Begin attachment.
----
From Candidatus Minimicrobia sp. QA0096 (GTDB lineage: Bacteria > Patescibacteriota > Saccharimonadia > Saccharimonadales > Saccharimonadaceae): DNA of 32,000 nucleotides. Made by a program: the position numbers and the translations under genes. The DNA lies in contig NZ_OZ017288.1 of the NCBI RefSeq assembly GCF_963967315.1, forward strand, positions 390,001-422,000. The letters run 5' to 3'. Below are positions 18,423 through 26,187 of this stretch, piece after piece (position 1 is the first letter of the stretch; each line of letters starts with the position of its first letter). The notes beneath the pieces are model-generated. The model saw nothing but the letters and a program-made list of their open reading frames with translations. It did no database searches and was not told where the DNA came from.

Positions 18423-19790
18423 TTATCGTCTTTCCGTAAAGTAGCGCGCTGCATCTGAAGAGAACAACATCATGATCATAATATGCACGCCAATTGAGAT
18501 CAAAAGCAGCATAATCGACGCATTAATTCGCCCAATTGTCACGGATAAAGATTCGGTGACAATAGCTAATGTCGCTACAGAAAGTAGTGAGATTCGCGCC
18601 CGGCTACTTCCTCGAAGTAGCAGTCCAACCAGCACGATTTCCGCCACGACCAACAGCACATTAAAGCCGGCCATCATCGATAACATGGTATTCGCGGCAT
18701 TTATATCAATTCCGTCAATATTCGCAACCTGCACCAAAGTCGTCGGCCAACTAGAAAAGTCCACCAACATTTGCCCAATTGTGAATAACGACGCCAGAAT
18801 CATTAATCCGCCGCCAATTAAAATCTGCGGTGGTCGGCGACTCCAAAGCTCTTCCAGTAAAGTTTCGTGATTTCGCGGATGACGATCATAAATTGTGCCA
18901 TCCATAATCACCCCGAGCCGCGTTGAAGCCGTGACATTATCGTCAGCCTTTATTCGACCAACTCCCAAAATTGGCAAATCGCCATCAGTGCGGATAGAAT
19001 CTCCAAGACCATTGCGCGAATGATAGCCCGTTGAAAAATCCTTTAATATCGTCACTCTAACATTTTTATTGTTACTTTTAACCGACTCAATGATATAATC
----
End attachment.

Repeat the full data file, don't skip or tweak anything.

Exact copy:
From Candidatus Minimicrobia sp. QA0096 (GTDB lineage: Bacteria > Patescibacteriota > Saccharimonadia > Saccharimonadales > Saccharimonadaceae): DNA of 32,000 nucleotides. Made by a program: the position numbers and the translations under genes. The DNA lies in contig NZ_OZ017288.1 of the NCBI RefSeq assembly GCF_963967315.1, forward strand, positions 390,001-422,000. The letters run 5' to 3'. Below are positions 18,423 through 26,187 of this stretch, piece after piece (position 1 is the first letter of the stretch; each line of letters starts with the position of its first letter). The notes beneath the pieces are model-generated. The model saw nothing but the letters and a program-made list of their open reading frames with translations. It did no database searches and was not told where the DNA came from.

Positions 18423-19790
18423 TTATCGTCTTTCCGTAAAGTAGCGCGCTGCATCTGAAGAGAACAACATCATGATCATAATATGCACGCCAATTGAGAT
18501 CAAAAGCAGCATAATCGACGCATTAATTCGCCCAATTGTCACGGATAAAGATTCGGTGACAATAGCTAATGTCGCTACAGAAAGTAGTGAGATTCGCGCC
18601 CGGCTACTTCCTCGAAGTAGCAGTCCAACCAGCACGATTTCCGCCACGACCAACAGCACATTAAAGCCGGCCATCATCGATAACATGGTATTCGCGGCAT
18701 TTATATCAATTCCGTCAATATTCGCAACCTGCACCAAAGTCGTCGGCCAACTAGAAAAGTCCACCAACATTTGCCCAATTGTGAATAACGACGCCAGAAT
18801 CATTAATCCGCCGCCAATTAAAATCTGCGGTGGTCGGCGACTCCAAAGCTCTTCCAGTAAAGTTTCGTGATTTCGCGGATGACGATCATAAATTGTGCCA
18901 TCCATAATCACCCCGAGCCGCGTTGAAGCCGTGACATTATCGTCAGCCTTTATTCGACCAACTCCCAAAATTGGCAAATCGCCATCAGTGCGGATAGAAT
19001 CTCCAAGACCATTGCGCGAATGATAGCCCGTTGAAAAATCCTTTAATATCGTCACTCTAACATTTTTATTGTTACTTTTAACCGACTCAATGATATAATC